Where: 932 Jersey St., Denver, CO
Pro: Copper Door Coffee offers a wide range of roasts either in-store or via delivery from its website. Try the dark roasts for a break from the typical craft coffee offerings.
Con: The shop’s location is in an odd spot. It is embedded in a strip mall off Colorado Blvd. and it might be hard to find for some.
With new shops popping up every day, it seems that locally roasted coffee could become the new norm in Denver. For every handful of Starbucks locations, there’s probably a neighborhood shop close by where you can get a cup of coffee made from natively cooked beans. There’s even a whole subculture too embodied in the barista community – young, dapper looking males will usually greet you at most coffee shop counters. Walk into any coffee shop within urban Denver and you’re likely to see what we mean. But beyond the recent openings and a cultish culture, how do we know that this movement is here to stay? Is it just a fad or will others adopt it too? Because mustaches and button-ups won’t always be cool. Enter Hannah Ulbrich of Copper Door Coffee; one sign that the craft coffee scene might stick around longer than we think.
Ulbrich, a young woman with a shade of hair that reflects the name of the company, is the only woman in Denver to solely own a roasting operation. She explained that most roasters are men or married couples. “There’s not a lot of female roasters on the backend and none of them own their own company.” Ulbrich stated with pride.
It is easy to tell she is passionate about her work. This passion, especially from a roaster who is breaking the mold, is a signifier that a movement for craft coffee will continue to expand. Hopefully she’ll make it easier for the next woman roaster because her journey wasn’t always a clear path.
“He kept telling me no.”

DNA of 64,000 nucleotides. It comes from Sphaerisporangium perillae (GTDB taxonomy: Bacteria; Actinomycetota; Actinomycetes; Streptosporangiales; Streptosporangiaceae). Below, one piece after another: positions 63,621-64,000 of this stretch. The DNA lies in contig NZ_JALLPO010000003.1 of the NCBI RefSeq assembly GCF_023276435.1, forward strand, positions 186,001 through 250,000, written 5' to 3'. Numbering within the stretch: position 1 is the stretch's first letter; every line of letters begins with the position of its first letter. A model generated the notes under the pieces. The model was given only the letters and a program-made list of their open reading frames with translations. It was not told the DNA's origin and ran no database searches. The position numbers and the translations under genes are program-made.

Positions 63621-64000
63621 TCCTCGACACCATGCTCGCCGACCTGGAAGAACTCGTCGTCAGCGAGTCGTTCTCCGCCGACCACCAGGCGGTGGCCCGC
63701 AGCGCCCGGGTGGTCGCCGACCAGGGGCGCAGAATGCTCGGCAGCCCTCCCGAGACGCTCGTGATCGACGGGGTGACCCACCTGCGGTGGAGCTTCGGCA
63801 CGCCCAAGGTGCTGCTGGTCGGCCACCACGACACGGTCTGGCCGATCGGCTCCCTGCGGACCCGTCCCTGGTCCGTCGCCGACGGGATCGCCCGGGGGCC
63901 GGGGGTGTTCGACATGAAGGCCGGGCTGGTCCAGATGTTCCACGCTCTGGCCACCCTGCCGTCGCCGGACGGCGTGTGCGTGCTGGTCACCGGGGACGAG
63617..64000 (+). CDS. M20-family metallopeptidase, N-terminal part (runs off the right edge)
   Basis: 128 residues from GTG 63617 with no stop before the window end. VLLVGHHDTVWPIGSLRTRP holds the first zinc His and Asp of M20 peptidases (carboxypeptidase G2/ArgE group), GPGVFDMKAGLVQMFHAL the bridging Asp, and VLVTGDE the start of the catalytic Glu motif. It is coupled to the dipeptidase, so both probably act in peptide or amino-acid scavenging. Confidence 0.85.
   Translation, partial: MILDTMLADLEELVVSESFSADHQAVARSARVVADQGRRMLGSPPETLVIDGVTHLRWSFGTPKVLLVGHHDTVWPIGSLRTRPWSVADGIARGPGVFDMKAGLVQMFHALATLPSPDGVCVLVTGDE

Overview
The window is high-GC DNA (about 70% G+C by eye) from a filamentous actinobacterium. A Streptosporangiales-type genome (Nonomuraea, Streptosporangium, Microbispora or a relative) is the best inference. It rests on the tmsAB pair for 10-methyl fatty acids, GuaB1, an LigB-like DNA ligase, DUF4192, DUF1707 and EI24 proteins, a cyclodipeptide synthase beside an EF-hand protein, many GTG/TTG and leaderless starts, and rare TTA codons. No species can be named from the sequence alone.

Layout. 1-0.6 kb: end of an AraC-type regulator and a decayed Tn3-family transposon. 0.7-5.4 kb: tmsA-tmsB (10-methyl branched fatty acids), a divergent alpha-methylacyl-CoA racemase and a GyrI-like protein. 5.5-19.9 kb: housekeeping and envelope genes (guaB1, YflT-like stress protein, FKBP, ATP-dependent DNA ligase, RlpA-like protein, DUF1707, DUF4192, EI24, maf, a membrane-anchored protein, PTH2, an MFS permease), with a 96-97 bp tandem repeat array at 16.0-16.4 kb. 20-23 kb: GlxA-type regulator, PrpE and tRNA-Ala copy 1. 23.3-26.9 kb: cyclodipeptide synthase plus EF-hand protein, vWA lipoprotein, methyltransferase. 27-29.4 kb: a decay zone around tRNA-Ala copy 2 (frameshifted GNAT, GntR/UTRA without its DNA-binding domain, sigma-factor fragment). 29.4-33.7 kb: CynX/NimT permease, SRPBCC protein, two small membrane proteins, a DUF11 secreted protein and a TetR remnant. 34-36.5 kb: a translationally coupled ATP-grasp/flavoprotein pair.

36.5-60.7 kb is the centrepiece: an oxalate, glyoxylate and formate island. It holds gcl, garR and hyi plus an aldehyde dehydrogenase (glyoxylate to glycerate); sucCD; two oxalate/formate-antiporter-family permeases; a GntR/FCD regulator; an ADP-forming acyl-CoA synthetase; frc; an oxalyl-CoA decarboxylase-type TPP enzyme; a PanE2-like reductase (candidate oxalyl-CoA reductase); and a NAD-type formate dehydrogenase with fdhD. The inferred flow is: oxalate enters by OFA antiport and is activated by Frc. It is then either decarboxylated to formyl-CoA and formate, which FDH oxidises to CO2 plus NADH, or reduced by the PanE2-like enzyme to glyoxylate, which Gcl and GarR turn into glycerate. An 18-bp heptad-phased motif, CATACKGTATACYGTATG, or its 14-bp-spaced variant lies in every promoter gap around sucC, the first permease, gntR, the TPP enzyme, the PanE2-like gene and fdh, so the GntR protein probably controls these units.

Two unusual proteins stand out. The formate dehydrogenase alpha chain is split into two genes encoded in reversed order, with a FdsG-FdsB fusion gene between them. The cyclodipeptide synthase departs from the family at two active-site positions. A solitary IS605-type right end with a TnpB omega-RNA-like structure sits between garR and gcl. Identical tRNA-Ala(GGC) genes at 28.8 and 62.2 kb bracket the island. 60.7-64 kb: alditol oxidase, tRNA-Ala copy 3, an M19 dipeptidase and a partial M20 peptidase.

“He kept telling me no,” Ulbrich explained of the former owner of Copper Door. He was her neighbor and the reason why she initially became interested in roasting, but he wasn’t accepting of the idea at first. “I would always buy my coffee from him and it was the best coffee I’d ever had … I asked him to teach me how to roast and he kept saying no.”
Despite these initial refusals Ulbrich pushed on in hopes of breaking into coffee roasting. She explained that eventually she became very good friends with her neighbor and convinced him to let her see how it’s done. After learning the ropes (she explained he was very supportive during this process), she was even able to buy the business from him. “He mentioned to me he wanted to sell and he already had a buyer in mind,” she said. “I told him to sell it to me instead. He said, ‘okay, you have till the end of the week to figure it out.'”
Now three years later, Ulbrich grew the company from out of the garage and into the big leagues. Copper Door expanded its services to online wholesale as well as opening its first store just several weeks ago. It provides coffee for local restaurants and offices alike and is even the best-selling coffee at Marczyk Fine Foods.
Ulbrich hopes to continue to expand services and provide locally roasted coffee to more people in Denver. She believes that the craft coffee scene will continue to grow with her. “There’s definitely a craft industry. More and more people are taking risks,” she said. “There’s a lot of garage roasters, too. It has really become a passion for a lot of people.”
303, like Ulbrich, is excited to to see who joins in on the movement. If you want to know more about craft coffee in Denver, make sure to follow “The Grind,” our weekly coffee review. We’ll keep you up-to-date on everything caffeine-related in our fine city.
Photography by Roman Tafoya for 303 Magazine.